Kansas Archeology Training Program Field School 2015
The announcement for the 2015 KATP field school will be posted on this page in January 2015.
The 2014 information below, although not valid for 2015, gives an idea of what a KATP field school entails.
Retracing John Brown's Steps
The Samuel and Florella Adair Cabin, now the focus of the John Brown Museum State Historic Site, has stood in John Brown Memorial Park in Osawatomie since 1912, but originally it was located at the western edge of town. From Friday, May 30, through Saturday, June 14, 2014, the Kansas Archeology Training Program (KATP) field school will undertake intensive archeological testing at the original cabin site (14MM327).
To register you will need both of the packets below:
Samuel Adair was a struggling minister in Ohio and Michigan when he was accepted as a missionary to Kansas. The Adairs, Florella’s half-brother John Brown, and many other Northern abolitionists, were active participants in the struggle to keep Kansas Territory free from slavery during the 1850s. The Adairs moved to the cabin just outside Osawatomie in March 1855 and were joined by John Brown, his five sons, and their families later that year. The Browns claimed land about 10 miles west of Osawatomie and called it Brownsville.
Pro-slavery immigrants and nonresidents were also active in Kansas, which led to a series of political and physical conflicts, the whole of which is known as “Bleeding Kansas.” The locally relevant actions were the Pottawatomie Massacre, the murder of five pro-slavery men on May 24-25, likely by John Brown and sons. In August, Missouri militia marched on Osawatomie where they met Brown’s force at the Battle of Osawatomie. Most of Osawatomie was sacked and burned that day, but the Adair cabin survived.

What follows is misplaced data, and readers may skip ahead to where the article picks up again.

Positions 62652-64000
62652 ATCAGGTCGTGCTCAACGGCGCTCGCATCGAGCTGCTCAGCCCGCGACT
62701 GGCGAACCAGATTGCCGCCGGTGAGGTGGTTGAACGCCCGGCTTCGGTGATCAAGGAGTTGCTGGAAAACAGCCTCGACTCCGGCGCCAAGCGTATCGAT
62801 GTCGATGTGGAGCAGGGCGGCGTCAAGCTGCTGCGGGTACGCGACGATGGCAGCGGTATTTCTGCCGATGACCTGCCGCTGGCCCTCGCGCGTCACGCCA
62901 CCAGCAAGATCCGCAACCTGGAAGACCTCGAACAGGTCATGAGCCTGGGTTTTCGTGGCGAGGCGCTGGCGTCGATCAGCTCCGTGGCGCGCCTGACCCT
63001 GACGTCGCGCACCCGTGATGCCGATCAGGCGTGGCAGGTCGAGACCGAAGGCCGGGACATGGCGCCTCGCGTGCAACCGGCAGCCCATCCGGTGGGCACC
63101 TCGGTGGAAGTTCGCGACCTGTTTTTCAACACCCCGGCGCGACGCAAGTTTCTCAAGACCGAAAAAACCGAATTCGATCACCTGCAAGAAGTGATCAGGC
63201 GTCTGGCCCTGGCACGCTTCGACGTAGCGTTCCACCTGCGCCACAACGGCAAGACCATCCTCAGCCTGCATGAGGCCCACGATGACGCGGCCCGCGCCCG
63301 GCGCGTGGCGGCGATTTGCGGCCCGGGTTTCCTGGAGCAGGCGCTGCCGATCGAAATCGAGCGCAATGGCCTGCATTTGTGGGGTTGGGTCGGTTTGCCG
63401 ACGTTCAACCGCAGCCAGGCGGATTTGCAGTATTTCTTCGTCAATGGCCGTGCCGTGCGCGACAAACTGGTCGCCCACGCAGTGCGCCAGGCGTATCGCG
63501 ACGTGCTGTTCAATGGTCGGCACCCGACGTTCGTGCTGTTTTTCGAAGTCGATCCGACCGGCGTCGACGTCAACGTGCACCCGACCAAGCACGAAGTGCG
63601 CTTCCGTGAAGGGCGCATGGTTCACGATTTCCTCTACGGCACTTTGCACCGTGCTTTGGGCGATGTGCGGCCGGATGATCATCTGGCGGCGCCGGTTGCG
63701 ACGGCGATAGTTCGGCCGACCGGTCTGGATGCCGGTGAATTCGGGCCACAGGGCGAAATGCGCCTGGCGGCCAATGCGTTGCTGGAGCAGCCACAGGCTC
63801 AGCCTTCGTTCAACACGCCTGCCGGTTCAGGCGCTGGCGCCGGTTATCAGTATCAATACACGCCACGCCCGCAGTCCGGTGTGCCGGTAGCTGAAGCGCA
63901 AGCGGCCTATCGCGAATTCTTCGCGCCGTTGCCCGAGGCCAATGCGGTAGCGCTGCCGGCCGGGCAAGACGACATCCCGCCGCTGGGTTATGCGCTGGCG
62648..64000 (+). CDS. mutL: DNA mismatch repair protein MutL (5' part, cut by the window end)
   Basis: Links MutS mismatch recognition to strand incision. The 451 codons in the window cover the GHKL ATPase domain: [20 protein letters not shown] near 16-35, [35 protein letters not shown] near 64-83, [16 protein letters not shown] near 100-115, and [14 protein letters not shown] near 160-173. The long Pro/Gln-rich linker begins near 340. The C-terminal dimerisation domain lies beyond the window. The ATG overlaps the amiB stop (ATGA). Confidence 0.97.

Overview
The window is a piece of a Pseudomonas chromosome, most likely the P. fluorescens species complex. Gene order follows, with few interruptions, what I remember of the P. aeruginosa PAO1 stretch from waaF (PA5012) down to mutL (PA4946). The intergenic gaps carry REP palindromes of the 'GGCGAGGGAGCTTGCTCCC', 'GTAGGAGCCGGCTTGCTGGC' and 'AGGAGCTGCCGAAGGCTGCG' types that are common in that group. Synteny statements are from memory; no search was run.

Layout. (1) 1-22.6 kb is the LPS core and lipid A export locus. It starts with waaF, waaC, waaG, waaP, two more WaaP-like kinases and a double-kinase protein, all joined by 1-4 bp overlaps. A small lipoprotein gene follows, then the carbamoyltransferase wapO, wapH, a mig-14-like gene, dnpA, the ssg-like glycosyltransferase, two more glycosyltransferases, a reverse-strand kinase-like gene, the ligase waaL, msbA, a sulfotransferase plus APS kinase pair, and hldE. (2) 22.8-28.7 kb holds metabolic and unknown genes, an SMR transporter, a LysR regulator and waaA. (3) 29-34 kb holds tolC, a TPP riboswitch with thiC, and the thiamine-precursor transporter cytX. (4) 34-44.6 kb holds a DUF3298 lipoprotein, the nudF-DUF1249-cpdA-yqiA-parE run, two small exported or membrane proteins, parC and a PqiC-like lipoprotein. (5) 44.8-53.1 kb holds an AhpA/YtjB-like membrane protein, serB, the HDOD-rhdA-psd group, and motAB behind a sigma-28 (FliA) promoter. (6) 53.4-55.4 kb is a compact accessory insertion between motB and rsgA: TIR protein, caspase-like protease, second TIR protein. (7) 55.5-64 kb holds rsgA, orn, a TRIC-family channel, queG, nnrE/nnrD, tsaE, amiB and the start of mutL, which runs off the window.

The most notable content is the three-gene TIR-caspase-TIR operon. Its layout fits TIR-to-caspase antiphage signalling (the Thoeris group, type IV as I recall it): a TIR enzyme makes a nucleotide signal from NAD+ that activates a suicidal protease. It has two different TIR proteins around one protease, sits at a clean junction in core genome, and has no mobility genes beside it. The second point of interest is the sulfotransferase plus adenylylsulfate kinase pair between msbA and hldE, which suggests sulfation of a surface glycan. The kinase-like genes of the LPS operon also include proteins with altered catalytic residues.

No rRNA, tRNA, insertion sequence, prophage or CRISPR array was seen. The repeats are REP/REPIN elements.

In addition to the woes of Bleeding Kansas, day-to-day life in Kansas Territory was not easy for the Reverend Adair and his wife in their 18 by 20-foot log cabin, but they accepted the hardships in the name of their abolitionist cause (McFarland 1985). While Samuel was busy building a meetinghouse (which still stands) and a congregation, Florella kept house and took in sewing and laundry—something that would have been unthinkable for a preacher’s wife in Ohio. The Adair cabin served as refuge for John’s Brown’s sons after the Pottawatomie Massacre, as a center for abolitionist planning, and might have been a stop on the Underground Railroad. After the Adair cabin was moved to its current location, a stone structure was built around it in 1928. It was listed on the National Register of Historic Places in 1971 and is operated in partnership with the City of Osawatomie.
After Brown’s departure from Kansas in December 1858, the Adairs remained in Osawatomie and became successful farmers in Miami County. The frame house at 14MM327 was built in 1903 by Charles Adair, Samuel and Florella’s eldest child. The John Brown Foundation recently acquired the property and invited the KSHS and the KAA to investigate the original location of the Adair cabin for evidence of everyday life and abolitionist activities during Bleeding Kansas times.
The KSHS and KAA do not discriminate on the basis of disability in admission to, access to, or operation of their programs; please make prior arrangements to accommodate individuals with disabilities or special needs with the KSHS public archeologist at 785-272-8681, ext. 266.